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There is a lot of new data from the various extrasolar planet projects including NASA's Kepler mission on extra-solar planets. Based on our current data what is the probability that a star of each of the main spectral types (O, B, A, etc) will have a planetary system?

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Interesting news today: sciencedaily.com/releases/2012/01/120111133530.htm –  Brightblades Jan 11 '12 at 22:17

3 Answers 3

Almost all exoplanets observed are near F, G, and K stars. In part, this is because astronomers are looking for earth-like planets, so they look at stars similar to our Sun, but there are also some physical reasons. Sahu et al (2006) have provided some evidence that red dwarfs (class M) are more likely to have planets than other spectral types, though it is hardly conclusive; in any case, planets have been observed around red dwarfs.

No exoplanets have been observed around very massive UV stars (O and B spectral types), and only a few around still-large A-stars. This is probably because very massive stars blast away the protoplanetary disk before accretion allows formation of planets. This was covered in a recent paper by Gorti and Hollenbach (2009).

Incidentally, the most important predictor of whether a given star will have planets is its metallicity. This has been known for quite a while, but Geoff Marcy and company found this most dramatically in a 2005 survey - they estimate that 25% of high-metallicity stars have planets, while only 3% of low-metallicity stars have planets. It's not totally understood why planetary formation depends so strongly on metallicity, but many reasons have been proposed: metallic stars have lower stellar winds, less total UV flux, and their protoplanetary disks are probably more enriched with silicon and iron, which speeds up planet formation.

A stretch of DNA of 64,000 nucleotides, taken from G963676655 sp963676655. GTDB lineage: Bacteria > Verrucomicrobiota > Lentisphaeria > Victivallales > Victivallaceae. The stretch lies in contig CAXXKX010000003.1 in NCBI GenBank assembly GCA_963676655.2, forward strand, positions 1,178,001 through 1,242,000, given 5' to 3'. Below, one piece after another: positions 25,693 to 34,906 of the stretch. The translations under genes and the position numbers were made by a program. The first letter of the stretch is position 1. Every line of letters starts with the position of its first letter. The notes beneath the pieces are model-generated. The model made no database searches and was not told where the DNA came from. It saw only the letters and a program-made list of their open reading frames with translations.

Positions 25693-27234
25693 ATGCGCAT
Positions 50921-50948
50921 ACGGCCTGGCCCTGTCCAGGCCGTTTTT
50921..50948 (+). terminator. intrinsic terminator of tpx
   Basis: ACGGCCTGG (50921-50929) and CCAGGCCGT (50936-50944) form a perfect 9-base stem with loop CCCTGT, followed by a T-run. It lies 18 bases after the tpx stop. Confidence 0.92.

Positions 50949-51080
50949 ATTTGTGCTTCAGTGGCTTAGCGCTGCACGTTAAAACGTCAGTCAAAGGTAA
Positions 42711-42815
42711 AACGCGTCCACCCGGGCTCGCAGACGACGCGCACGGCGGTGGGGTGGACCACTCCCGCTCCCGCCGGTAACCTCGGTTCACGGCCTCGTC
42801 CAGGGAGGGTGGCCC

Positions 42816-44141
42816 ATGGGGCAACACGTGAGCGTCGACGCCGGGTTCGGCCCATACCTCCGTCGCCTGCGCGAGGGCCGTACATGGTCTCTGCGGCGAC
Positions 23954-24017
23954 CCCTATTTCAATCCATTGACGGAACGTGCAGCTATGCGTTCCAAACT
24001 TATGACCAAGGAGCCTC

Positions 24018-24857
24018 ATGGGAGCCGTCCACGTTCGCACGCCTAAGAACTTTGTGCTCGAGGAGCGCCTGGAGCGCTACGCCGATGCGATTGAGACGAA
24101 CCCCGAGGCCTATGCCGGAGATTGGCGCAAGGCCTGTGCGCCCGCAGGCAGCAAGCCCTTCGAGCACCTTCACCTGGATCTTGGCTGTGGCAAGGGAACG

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Additionally, all current methods for finding planets are dependent on the strength of the light of the parent star such that brighter stars have greater planetary detectability. This has a substantial impact on radial velocity surveys since it affects which stars are chosen to be studied. Though it also affects even studies like the Kepler mission since it means that for a given volume of space the higher mass stars will be more conclusively examined for planets. –  Wedge Jun 5 '11 at 18:24
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@Wedge right - that's a reason that low-mass stars aren't as frequently observed, but you are perhaps going a little too far in saying that all methods depend on strength of light of parent stars. Gravitational microlensing studies depend on the brightness of a background illuminating star, and this method has been used to discover a few exoplanets. –  spencer nelson Jun 5 '11 at 18:37
    
"...since these are often dead F, G, and K stars." Do you have a reference for that? I have never heard that before. F and G stars end up being white dwarfs, do they not? And late K stars are red dwarfs. –  voithos Jun 6 '11 at 6:16
    
good point, though microlensing is a very niche technique in comparison to radial velocity, transits, astrometry, and direct imaging. The important point being that all current planet detection systems have an observational bias of some sort and we're still far away from being able to look at a volume of space and get a survey of most of the planets orbiting stars within it. Which means we have to be careful how we interpret statistics from the data we do have. –  Wedge Jun 6 '11 at 22:49